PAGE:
Semen collection, analysis and how to become a sperm donor
The analysis of a man's semen is easy, cheap, not too inconvenient and tells the doctor immediately the number of sperm present (total count), whether they move (their motility) and if so how well, and what they look like (their morphology). Other aspects of the examination include the volume and consistency of the ejaculate produced, whether an infection is present in the genital tract and if Antisperm antibodies are suspected.
When the results of this data, along with other pertinent information (such as the period of abstinence before the sample was collected, the time delay between collection and delivery to the laboratory, how it was collected, and if there was any spillage), an assessment of a man's potential for fertility can be given. Frequently, more than one analysis is required, since the testes are a very sensitive indicator of general health and, as sperm are produced over a ten-week period, many factors can affect their production.
The following questions may need an answer when you deliver your sample for analysis. The reasons appear below:
Time of collection?
Changes in sperm can occur over time particularly after 60 minutes.
Prior abstinence period?
Can affect seminal volume and sperm numbers and quality.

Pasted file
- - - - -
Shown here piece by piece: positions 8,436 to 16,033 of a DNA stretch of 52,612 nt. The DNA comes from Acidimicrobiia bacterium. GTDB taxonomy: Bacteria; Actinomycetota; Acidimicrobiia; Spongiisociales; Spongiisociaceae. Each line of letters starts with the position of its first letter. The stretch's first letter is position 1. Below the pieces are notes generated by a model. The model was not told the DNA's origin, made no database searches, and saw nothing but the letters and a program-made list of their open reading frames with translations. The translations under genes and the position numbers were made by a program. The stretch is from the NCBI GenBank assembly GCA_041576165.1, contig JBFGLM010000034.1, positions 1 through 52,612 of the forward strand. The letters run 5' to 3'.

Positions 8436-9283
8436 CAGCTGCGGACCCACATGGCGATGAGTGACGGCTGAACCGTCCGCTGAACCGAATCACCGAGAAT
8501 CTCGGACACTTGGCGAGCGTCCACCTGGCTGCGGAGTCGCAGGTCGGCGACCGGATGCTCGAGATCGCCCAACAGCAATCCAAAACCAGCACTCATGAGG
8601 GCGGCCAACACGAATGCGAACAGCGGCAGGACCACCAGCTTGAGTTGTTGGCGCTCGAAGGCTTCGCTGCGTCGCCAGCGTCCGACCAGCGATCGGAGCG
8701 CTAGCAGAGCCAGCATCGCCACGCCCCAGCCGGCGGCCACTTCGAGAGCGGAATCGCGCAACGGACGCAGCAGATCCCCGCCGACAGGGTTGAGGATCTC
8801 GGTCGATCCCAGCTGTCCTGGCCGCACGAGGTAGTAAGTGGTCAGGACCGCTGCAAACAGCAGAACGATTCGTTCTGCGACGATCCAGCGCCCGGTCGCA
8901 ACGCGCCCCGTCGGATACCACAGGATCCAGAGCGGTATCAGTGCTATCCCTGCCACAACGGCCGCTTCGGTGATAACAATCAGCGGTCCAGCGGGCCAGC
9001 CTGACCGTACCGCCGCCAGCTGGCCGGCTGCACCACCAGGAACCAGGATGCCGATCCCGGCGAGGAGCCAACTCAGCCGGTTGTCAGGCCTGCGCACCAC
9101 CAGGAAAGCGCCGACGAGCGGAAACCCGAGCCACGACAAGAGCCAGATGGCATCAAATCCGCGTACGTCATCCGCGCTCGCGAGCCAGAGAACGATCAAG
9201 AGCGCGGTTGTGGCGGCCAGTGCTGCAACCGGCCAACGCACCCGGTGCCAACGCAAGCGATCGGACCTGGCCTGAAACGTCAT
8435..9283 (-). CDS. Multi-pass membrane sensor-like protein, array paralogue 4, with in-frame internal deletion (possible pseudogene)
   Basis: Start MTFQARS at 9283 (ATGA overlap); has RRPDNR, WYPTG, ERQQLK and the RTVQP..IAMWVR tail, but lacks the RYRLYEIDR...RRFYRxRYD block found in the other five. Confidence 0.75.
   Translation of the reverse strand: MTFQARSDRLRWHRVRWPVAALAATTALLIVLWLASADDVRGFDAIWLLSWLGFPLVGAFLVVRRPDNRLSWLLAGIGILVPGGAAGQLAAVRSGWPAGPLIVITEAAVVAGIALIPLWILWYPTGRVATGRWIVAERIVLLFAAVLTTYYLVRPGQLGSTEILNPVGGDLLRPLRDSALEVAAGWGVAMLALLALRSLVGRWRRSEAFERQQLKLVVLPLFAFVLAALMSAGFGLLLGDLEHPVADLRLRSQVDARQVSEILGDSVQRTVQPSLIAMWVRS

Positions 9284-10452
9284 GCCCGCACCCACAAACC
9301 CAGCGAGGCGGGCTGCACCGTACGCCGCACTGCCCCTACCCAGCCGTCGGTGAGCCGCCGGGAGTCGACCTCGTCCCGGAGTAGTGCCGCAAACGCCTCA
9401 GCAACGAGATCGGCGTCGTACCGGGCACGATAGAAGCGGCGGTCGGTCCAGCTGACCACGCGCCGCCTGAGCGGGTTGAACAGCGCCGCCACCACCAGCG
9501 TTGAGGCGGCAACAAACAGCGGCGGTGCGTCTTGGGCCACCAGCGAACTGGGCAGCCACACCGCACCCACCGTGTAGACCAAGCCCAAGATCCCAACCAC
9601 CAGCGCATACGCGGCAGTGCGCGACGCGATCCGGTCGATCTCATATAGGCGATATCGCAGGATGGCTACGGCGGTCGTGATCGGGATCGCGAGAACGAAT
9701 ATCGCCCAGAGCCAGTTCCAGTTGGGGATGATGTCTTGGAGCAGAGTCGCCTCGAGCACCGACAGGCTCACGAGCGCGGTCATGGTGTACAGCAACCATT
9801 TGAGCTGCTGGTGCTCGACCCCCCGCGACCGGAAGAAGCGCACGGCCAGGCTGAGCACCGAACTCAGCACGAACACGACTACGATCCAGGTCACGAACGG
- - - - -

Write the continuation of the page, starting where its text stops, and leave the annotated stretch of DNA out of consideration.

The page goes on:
Was the whole sample collected?
Can reduce the sperm numbers and seminal volume if some is spilt.
Health in previous 3 months?
Maturation of sperm takes 72 days so poor health during this time might be reflected in the sperm quality.
A range of medications can effect sperm quality.
Smoking has been shown to damage sperm DNA which is linked to poor fertility.
Becoming a sperm donor is a wonderful, and unselfish act, that will help people and assist them in achieving pregnancy. Sperm donors are currently in high demand as Australia is in short supply of donors. If becoming a donor has ever crossed your mind we really want to hear from you.
Here are the relevant details about becoming a donor.
Step 1. Interview with Concept Scientific Director to go over all the relevant information that you need to know. This also involves a blood test to check for viruses such as Hep B, C HTLV and HIV, and syphilis.
Step 2. Semen analysis to check for suitability quality sperm
Step 3. A session with our counsellor. Please note if you are married or in a defacto relationship your partner must attend the counselling session (legal requirement)
Step 4. An appointment with our medical consultant.
To read more about the process and how it all works please find additional info inside this fact sheet.Learn More